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Information technology in the European construction industry
The application of workflow management and business process reengineering Hector C. Sikazwe Keywords
Workflow, Workflow management, Business process reengineering, Automation, Continuous process improvement in general) have dramatically improved information bases and information processing capabilities. Complex tools with advanced features are currently available for most operations and contracts that are embarked on. Reengineering and Workflow. This paper draws on their findings. Workflow is concerned with the automation of processes where documents, information or tasks are passed between participants according to a defined set of rules to achieve, or contribute to, an overall business goal. Whilst workflow may be manually organised, in practice most workflow is normally organised within the context of an Information Technology system to provide computerised support for the procedural automation. (Schal, 1994) Hale & Lavery defines Workflow management (WfM) as being the productive computer system that manages the flow of work among participants according to defined procedures consisting of a number of tasks. The authors mention that workflow is supposed to co-ordinates users, systems and participants, together with the appropriate data resources, which maybe directly accessible by the system or off line so as to achieve defined objects by set deadlines (Hale & Lavery, 1991). This co-ordination involves passing tasks from participants in correct sequence, ensuring that that all fulfil their required contributions taking default actions where necessary. Other researchers have referred to workflow systems as, “… an application level program which helps to define, execute, co-ordinate and monitor the flow of work within organisations or workgroups. In order to do this, a workflow system must contain a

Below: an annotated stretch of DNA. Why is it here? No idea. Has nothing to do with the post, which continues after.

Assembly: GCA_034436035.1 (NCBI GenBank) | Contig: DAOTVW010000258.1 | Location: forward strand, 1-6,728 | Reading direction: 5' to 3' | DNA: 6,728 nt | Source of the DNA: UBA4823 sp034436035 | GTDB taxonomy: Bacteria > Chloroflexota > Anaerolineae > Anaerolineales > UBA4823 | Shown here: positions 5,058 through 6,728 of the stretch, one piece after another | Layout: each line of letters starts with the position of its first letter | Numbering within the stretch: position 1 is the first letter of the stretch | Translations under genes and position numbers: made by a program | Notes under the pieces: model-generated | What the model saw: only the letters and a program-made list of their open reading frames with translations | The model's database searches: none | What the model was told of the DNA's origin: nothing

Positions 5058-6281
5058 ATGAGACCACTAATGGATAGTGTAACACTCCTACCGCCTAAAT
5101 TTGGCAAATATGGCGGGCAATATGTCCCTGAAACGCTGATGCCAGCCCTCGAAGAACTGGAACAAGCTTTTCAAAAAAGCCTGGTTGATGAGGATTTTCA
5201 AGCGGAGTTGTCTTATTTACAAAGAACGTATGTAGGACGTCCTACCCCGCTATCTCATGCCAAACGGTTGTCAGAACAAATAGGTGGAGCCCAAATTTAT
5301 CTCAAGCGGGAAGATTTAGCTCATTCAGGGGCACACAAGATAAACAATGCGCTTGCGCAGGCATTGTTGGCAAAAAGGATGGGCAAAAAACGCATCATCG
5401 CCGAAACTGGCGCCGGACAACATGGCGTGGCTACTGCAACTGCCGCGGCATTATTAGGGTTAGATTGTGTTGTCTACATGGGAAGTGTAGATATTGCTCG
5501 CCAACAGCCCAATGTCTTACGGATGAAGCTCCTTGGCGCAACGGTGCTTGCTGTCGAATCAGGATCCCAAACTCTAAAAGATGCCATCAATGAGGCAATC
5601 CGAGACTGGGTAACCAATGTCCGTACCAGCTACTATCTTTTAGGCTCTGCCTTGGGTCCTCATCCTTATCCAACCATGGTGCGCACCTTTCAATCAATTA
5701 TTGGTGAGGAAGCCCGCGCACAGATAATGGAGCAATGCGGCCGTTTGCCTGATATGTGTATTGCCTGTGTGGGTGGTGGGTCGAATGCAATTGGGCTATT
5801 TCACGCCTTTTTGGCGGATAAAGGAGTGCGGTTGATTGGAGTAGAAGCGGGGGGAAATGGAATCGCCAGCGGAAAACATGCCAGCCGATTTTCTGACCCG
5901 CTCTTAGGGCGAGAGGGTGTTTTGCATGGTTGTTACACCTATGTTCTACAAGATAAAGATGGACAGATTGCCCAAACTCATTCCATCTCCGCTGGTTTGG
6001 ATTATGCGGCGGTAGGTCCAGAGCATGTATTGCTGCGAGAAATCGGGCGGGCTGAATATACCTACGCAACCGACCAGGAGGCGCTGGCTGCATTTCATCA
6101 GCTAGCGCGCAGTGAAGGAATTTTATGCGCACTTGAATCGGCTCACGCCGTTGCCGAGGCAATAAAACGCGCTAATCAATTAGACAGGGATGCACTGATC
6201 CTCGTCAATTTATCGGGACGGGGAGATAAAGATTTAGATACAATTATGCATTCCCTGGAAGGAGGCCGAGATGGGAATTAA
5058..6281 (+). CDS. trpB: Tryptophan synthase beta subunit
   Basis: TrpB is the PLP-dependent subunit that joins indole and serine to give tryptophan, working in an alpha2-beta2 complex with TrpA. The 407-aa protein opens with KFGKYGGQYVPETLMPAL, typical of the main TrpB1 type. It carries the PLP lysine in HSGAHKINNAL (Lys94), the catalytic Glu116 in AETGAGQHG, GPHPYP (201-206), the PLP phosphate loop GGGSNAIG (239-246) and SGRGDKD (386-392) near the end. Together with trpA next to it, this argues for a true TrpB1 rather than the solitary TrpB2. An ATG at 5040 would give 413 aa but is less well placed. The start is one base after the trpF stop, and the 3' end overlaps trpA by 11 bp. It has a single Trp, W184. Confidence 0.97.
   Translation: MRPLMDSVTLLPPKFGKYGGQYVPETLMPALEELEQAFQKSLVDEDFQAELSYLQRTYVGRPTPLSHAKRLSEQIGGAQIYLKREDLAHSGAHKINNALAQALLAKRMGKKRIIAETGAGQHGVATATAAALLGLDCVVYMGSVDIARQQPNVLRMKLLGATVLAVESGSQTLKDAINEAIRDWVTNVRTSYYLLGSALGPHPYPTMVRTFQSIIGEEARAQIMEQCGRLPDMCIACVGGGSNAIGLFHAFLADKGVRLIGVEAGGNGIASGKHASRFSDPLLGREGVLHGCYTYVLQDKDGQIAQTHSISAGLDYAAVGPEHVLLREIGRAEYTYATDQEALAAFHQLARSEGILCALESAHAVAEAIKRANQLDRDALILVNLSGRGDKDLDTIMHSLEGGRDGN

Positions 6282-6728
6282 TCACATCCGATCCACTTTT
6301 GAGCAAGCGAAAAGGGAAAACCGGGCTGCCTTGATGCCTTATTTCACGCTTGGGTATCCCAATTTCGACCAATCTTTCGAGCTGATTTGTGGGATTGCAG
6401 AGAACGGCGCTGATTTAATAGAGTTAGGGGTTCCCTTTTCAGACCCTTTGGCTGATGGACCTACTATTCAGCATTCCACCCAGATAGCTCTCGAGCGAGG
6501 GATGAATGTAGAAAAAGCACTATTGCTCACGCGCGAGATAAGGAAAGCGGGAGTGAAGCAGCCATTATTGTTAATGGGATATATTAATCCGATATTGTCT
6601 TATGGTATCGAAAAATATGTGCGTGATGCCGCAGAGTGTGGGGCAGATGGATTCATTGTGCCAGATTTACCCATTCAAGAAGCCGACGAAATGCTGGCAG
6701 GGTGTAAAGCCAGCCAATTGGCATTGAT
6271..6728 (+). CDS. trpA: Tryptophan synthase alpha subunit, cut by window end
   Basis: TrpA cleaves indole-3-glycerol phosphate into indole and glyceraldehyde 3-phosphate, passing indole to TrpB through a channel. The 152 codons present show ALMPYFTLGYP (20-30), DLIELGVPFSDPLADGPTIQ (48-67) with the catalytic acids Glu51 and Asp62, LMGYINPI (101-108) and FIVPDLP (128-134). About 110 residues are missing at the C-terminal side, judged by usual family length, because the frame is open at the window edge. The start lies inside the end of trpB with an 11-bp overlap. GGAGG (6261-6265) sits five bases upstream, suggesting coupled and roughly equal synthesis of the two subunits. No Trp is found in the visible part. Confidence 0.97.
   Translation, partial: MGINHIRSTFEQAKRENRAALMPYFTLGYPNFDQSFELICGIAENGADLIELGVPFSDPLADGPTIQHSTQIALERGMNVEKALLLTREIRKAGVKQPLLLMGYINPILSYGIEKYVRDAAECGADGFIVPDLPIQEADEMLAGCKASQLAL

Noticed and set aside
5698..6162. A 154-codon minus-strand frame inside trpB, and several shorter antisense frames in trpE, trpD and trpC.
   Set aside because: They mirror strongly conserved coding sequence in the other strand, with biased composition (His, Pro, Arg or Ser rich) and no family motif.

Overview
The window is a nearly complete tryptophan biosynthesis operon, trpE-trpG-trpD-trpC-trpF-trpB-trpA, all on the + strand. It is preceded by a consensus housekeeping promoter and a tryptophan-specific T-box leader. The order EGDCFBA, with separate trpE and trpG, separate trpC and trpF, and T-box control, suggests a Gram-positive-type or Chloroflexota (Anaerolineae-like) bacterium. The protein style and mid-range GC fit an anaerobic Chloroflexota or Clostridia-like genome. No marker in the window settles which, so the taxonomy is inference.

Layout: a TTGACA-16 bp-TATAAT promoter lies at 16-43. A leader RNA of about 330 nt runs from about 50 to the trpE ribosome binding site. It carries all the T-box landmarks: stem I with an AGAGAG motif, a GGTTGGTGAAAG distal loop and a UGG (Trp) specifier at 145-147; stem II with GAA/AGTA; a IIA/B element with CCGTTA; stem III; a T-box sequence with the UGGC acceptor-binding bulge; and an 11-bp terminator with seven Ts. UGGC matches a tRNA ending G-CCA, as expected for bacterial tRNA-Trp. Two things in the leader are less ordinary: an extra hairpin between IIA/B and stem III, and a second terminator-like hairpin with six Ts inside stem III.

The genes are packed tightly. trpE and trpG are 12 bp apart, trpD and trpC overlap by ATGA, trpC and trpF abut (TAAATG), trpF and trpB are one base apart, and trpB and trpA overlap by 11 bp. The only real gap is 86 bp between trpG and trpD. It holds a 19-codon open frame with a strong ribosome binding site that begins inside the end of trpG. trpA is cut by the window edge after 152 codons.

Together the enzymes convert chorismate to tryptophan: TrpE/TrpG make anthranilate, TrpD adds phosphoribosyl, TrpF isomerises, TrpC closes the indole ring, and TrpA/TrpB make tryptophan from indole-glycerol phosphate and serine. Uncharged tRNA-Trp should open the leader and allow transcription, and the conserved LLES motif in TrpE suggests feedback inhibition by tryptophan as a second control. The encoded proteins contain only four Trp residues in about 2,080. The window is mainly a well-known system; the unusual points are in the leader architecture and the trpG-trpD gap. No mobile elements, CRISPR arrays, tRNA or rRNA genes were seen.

Many organisations struggle with the coordination of work. For example, procedures that are available on paper are not, or only partly, used in practice; work is stuck on desks of people for too long, task responsibilities are unclear and much effort is spent in corrective actions on procedural errors. To improve such situations, an understanding of the business process is necessary. The business challenge is to exploit the possibilities that improve and affect work coordination. Workflow management is considered as one of the essential techniques for providing efficiency and effectiveness for the Construction office. It allows the analysis of current workflow in order to detect potential bottlenecks and the design of new workflow patterns so those shortcomings can be eliminated. It is a new research area rooted in office automation, business administration, data communication; information system and computer supported cooperative work.